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Country of Origin, History of Saint Bernards
The Saint Bernard is a descendent of the Tibetan mastiffs taken to the Alps by the Romans about 1000 AD. The Swiss monks of St. Bernard de Menthon crossed the mastiffs with Great Danes and Great Pyrenees. By the middle of the 1600s its use as a rescue dog was well established.
More than 2,000 people have been saved by St. Bernards. The dogs work in teams to search out and find lost or injured travelers and lick them to get their circulation going and then one dog lies next to them to give them warmth. Another dog goes back to get a human rescue team and leads them back to the traveler and other dog(s). St. Bernard’s sense of smell is so great that he can find a person even under many feet of snow.
The short-haired St. Bernard is more often used for search and rescue as the long-haired version has a problem with his long hair collecting icicles.
Breed Selector Tool - is the Saint Bernard the right breed for you?
Is the Saint Bernard the right breed for you and your family?
Find out by using our Free Dog Breed Selector Tool
Check Your Saint Bernard's Learning Style
Are you aware dogs also have a learning style that can greatly affect their ability to housetrain as well as be trained correctly. Evaluate your Saint Bernard's learning style and personality using our free Learning Style tool so that you are better able to provide him with the proper Saint Bernard training methods.
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Saint Bernard Calorie Calculator
Do you know how many calories your Saint Bernard needs every day and how many cups of food you should be giving it every day? Click here to use our Saint Bernard Calorie Calculator.
A General Appearance of the Dog
The St. Bernard is a very massive, muscular dog with an imposingly large head and equally large paws. His toes are highly arched so that he can walk well in snow and ice. His weight should be in proportion to his size. The St. Bernard’s muzzle is short, his ears are rather high set and hang down. The nose is very wide causing the dark brown eyes to be widely set. His look is of intelligence, wisdom, and the ability to deal with dangerous situations – “Just relax; I’ve got it under control.”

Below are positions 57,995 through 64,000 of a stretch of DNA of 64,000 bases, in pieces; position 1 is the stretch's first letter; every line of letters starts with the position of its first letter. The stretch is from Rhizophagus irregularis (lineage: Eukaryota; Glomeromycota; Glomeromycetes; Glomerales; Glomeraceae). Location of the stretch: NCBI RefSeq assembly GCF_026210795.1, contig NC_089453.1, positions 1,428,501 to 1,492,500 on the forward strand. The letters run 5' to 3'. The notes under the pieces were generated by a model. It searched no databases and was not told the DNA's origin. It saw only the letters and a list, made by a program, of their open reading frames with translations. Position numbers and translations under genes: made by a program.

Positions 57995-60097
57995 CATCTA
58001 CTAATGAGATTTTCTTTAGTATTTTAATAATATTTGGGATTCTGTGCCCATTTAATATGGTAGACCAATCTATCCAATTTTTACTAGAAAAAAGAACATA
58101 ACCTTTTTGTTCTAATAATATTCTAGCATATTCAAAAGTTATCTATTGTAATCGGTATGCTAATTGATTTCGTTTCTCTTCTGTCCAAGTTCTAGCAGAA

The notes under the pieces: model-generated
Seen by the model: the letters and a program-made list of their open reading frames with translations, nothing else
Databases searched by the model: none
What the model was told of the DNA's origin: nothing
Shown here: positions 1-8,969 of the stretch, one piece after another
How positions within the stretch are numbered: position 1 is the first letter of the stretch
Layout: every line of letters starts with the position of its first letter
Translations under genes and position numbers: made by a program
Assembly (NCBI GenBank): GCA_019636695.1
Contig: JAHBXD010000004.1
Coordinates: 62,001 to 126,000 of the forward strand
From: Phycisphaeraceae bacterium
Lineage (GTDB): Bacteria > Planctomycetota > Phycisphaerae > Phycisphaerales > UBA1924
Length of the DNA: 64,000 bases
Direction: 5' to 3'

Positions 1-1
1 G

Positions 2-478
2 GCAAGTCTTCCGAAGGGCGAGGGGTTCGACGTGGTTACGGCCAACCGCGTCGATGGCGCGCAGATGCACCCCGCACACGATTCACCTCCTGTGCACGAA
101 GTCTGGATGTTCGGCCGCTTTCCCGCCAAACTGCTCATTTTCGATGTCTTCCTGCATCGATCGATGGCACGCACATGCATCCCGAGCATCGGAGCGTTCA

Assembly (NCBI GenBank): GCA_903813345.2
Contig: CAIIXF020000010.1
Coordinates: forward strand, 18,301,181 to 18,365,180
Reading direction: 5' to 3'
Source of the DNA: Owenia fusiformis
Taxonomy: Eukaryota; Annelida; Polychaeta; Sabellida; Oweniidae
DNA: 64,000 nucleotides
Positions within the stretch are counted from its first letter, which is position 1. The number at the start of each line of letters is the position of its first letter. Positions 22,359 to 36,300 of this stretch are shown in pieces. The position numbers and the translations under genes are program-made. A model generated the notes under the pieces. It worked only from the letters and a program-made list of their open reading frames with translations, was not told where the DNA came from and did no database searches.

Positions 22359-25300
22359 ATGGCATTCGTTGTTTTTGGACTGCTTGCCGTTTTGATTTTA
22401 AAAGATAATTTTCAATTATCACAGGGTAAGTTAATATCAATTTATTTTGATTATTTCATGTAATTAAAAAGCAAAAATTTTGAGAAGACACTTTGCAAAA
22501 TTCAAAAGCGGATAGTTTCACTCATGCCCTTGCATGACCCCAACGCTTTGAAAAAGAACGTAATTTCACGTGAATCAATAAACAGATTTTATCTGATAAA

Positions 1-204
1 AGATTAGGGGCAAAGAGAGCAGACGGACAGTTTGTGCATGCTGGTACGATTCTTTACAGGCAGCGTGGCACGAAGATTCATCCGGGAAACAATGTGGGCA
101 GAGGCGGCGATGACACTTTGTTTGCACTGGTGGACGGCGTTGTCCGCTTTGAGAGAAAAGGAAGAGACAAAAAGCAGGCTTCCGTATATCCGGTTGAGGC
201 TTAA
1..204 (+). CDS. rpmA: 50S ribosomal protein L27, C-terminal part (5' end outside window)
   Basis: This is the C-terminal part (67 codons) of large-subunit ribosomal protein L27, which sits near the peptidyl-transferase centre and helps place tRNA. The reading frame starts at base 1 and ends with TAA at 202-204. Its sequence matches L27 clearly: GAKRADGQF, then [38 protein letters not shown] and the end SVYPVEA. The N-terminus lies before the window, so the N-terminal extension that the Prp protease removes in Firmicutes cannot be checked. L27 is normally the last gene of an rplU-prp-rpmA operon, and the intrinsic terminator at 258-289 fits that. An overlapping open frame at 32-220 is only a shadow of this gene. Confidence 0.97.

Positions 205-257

All four of the Saint Bernard’s legs are well-muscled. His chest is moderately deep but does not reach below his elbows. Add to that a broad back and broad, muscular shoulders and you get a powerhouse of a dog. Even his tail is broad and powerful as it helps to propel and balance him when he is climbing.
The base coat color is white, but it is well marked in tan, red, mahogany, brindle, and black. The face and ears usually have shadings of black.
St. Bernards have two different coat types: rough (Long-haired) and smooth (Short-haired). Both coats are dense and warm. The Shorth-haired or Smooth-coated St. Bernard’s coat lies smoothly over his body. The thighs are slightly bushy and the tail appears bushy. The Rough or Long-haired coat is longer than the smooth coat and slightly wavy. With the rough coat there is feathering on the legs and tail.
Male: at least 27.5 inches
Female: at least 25.5 inches
The taller the dog, the more he is valued as long as the weight is in proportion to the height.
110 – 200 lbs
Temperament of the Dog
The Saint Bernard is extremely gentle, caring, and sensitive to people's needs and desires. Desirous to please, he is loyal and obedient.
The St. Bernard makes a great family companion. He is very tolerant of children. HIs instincts provide a natural watchdog warning of anything or anyone approaching, but he is not aggressive. However, his size would deter most would-be intruders. He is a “couch potato” but have plenty of energy and stamina when motivated.
Be sure to provide plenty of socialization for the St. Bernard as a puppy. Make sure he meets all types of people and is exposed to a wide variety of experiences and noises.
The St. Bernard is very intelligent and learns easily and quickly. Because they get so large, they should start obedience training as young as possible. Remember that an unruly 175-pound dog on a leash can present a number of problems, especially in public. Make sure, as the owner, you control the dog and the dog does not control you from the beginning.